Jimmy Fallon, host of NBC’s late-night flagship “Tonight Show,” is “weathering the most tumultuous period in his tenure” on the show, The New York Times reports, adding that the former “SNL” star’s predicament is one “for which he has himself to thank, and one that raises the question of whether the multitalented but apolitical Mr. Fallon can ride out the current era of politicized, choose-your-side entertainment, when he just wants to have a good time.”
“Once the undisputed juggernaut of the late-night category, Mr. Fallon’s ‘Tonight Show,’ a celebrity-friendly cavalcade of games and gags, has seen its ratings decline in recent months.,” The Times adds. “Meanwhile, his politically pointed competitor Stephen Colbert, who hosts CBS’s ‘The Late Show,’ has closed what was once a formidable gap of nearly one million viewers.”
The report notes that Fallon “has built his brand on his all-around entertainer’s skills and down-the-middle tastes. And as Mr. Fallon is well aware, viewers haven’t seen him in quite the same light since an interview he conducted with Mr. Trump in September, which was widely criticized for its fawning, forgiving tone. In a gesture that has come to haunt the host, he concluded the segment by playfully running his fingers through Mr. Trump’s hair.” (You can watch the clip below.)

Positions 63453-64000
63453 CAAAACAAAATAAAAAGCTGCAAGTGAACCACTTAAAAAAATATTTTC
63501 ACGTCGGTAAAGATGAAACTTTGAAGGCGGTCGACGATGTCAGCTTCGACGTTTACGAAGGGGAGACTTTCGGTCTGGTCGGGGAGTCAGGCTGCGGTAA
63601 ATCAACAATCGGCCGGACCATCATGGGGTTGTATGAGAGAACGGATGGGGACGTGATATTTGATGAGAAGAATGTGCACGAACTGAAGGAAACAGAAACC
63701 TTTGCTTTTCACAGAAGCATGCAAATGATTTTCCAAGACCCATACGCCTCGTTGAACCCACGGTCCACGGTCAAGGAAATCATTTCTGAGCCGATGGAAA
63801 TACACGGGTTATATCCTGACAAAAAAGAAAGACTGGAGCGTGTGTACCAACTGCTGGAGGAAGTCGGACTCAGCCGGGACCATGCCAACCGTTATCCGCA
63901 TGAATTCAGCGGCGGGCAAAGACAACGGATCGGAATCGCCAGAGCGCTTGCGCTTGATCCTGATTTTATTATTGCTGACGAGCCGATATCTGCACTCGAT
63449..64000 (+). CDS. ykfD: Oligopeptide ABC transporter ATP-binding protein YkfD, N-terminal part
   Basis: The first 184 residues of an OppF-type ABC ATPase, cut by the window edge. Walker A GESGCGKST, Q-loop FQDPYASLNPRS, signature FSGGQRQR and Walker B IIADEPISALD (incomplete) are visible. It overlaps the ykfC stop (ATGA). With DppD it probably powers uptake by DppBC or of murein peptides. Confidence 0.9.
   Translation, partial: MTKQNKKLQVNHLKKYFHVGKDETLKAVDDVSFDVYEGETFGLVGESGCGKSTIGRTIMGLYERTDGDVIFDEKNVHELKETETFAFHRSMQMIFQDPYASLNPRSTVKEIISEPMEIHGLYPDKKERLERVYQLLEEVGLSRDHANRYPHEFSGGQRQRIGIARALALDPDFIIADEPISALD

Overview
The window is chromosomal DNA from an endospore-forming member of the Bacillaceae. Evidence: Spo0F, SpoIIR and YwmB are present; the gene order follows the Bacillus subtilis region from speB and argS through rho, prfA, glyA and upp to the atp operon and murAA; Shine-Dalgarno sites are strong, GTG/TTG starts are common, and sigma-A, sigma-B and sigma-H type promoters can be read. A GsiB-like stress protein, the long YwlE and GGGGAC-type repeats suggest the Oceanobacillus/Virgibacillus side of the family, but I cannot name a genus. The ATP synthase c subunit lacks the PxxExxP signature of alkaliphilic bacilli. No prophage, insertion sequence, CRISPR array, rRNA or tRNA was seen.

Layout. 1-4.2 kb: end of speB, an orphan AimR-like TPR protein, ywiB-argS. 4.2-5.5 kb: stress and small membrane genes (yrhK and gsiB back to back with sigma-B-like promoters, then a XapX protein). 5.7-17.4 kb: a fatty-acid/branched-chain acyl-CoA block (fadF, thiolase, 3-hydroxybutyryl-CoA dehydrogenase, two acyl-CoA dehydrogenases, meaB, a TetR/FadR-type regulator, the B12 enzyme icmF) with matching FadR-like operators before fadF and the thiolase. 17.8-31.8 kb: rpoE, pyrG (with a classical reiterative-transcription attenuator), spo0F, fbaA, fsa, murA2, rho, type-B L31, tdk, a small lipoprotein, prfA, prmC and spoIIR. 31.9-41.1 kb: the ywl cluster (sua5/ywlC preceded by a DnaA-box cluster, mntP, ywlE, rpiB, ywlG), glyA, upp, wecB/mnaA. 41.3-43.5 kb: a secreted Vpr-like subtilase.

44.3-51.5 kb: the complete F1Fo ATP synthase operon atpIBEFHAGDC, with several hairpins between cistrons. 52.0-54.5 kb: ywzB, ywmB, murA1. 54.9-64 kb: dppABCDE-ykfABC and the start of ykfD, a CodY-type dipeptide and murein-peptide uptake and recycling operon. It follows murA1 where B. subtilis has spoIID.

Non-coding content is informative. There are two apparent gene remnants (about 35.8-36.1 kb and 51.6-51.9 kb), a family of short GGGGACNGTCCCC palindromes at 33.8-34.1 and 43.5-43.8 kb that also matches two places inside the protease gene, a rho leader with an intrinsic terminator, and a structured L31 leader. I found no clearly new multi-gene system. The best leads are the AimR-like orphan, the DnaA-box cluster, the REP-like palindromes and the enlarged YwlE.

At the end of last year, The Times notes, Fallon’s show was “handily winning its 11:35 p.m. time slot with around 3.5 million viewers a night. … Not five months later, Mr. Colbert usually surpasses Mr. Fallon in overall nightly audience; in a recent week, Mr. Colbert drew more than three million viewers, while Mr. Fallon had just under 2.7 million.”
The NBC show continues to hold a narrow lead in the key 18-49 demo, but Fallon acknowledges that the Trump interview was a setback.
Commenting on detractors who have criticized the interview, Fallon said in a recent interview: “They have a right to be mad. If I let anyone down, it hurt my feelings that they didn’t like it. I got it.”
The report notes that Fallon also said: “I didn’t do it to humanize him. I almost did it to minimize him. I didn’t think that would be a compliment.”
The Times adds: “The program is still profitable and strongly supported by advertisers, so if Mr. Fallon faces any crisis, it’s an existential one: What if the broader shift to a more partisan, more openly anti-Trump late-night isn’t temporary?”
We encourage readers to click on the link to The Times near the top of this story for the rest of the in-depth examination of the late-night situation.
Here’s Fallon’s “hair mussing” moment with Trump, posted by NBC …